When they got back, and since they were away for 2 days, I decided to spice things up a bit, and put 4 goblins investigating the burial chamber. This time, the players sucessfully sneaked and hid behind the pillars. The bard, knowing goblins hated dogs, used ghost sound to imitate do barks and lure the goblins to their location. Then again, the stealth as initiative rules are VERY confusing. I rolled perception for each the goblins and stealth for each of the players, to see if they could have become hidden from them. With their stealth results, some players could sucessfully hide from some of the goblins... HOW the hell do you run that? I don't know if I ran it correctly, but I ruled that hidden characters could ready an action to attack a goblin as soon as they got into range, and then used their superior stealth results as their initiative for the rest of the combat. The problem was that hidden PCs would effectively "lose" their action waiting for the enemies to come closer, while the Seen PCs could act normally from the start. It seem counterintuitive, in practice. Anyway, the players sustained minor damage and continued.

They proceeded to the fountain, spotted the idol and tried to remove it, trigerring the Quasit summons. The battle was overall interesting and balanced. The druid suffered a lot of damage even though he had 16 armor (17 with light shield up), but the +7 bonus to hit from the quasits plus poison plus wolf shapechange was savage. Since the quasits could fly, they could reach almost anyone in the room wih impunity. I think the lack of attack of opportunity for the monk really undermined his ability to be an effective frontliner. The Druid used his one Heal to patch himself up, and the rest of the players drinked from the clear fountain to recover.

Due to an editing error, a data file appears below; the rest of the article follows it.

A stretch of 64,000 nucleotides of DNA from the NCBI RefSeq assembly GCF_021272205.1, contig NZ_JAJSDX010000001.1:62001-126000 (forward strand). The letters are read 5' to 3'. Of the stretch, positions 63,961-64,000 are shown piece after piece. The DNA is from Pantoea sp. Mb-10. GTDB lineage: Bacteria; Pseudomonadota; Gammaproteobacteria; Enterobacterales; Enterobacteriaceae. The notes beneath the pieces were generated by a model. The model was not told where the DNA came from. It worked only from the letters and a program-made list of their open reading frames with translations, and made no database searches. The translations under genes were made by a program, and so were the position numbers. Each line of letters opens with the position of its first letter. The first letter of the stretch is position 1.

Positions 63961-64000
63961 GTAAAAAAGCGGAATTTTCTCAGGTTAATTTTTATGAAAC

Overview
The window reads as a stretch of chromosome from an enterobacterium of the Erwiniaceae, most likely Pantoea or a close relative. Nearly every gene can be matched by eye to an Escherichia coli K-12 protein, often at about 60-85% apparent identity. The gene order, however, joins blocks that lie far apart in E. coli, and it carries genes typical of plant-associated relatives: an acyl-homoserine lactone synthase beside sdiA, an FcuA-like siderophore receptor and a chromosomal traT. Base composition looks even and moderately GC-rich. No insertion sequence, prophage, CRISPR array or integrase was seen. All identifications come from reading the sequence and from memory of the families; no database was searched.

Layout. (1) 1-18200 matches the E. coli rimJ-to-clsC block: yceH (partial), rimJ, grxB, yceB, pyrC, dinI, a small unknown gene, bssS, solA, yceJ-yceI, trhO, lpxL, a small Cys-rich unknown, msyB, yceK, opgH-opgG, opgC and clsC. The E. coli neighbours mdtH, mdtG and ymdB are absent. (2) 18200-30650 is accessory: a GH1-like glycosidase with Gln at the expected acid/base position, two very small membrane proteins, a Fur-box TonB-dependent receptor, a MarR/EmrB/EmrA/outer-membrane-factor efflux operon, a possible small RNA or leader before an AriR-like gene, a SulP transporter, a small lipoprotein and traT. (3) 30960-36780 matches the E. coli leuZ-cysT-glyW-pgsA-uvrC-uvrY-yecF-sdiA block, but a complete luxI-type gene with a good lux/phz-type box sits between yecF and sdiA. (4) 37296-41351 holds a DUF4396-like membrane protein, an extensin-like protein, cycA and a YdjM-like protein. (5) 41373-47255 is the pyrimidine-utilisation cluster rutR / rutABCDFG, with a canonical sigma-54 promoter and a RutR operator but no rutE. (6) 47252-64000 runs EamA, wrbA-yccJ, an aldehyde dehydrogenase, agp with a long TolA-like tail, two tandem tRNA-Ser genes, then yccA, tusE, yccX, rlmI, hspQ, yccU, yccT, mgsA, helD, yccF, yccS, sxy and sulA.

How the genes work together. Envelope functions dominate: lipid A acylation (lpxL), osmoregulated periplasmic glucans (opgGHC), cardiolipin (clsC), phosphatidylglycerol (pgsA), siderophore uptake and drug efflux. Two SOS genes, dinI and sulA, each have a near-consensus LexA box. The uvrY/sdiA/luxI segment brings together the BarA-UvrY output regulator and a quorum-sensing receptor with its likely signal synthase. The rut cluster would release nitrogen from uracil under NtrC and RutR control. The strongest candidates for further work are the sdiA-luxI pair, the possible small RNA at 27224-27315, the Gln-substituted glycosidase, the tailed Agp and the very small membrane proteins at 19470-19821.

None of the PCs were good with Thievery, so they couldn't open the locked door to the south. They went east, detecting the alarm trap. Slowly opening the door, they proceded to the cave with the goblins, the commando and the pyro. Failing a stealth check, the Ranger that was scounting ahead was noticed by the goblins. The battle was difficult at the beginning, as the players were cautious to enter a cave full of goblins and with a grease spell at the entrance (the goblin pyro cast it in his first round). As the mobs could attack with ranged weapons and only one or two PC in the corridor could fire back at them, they eventually entered the cave. The goblins set the trap after the druid failed his jump check (to jump over the grease area) and ended in the area of the trap. However, the druid was able to once again cast a well placed burning hands that finished 3 goblins and hurt the commando. The rest was just the PCs finishing the pyro and commando. They finished healing with a Soothe and the Healing potion and set themselves to the skeleton room.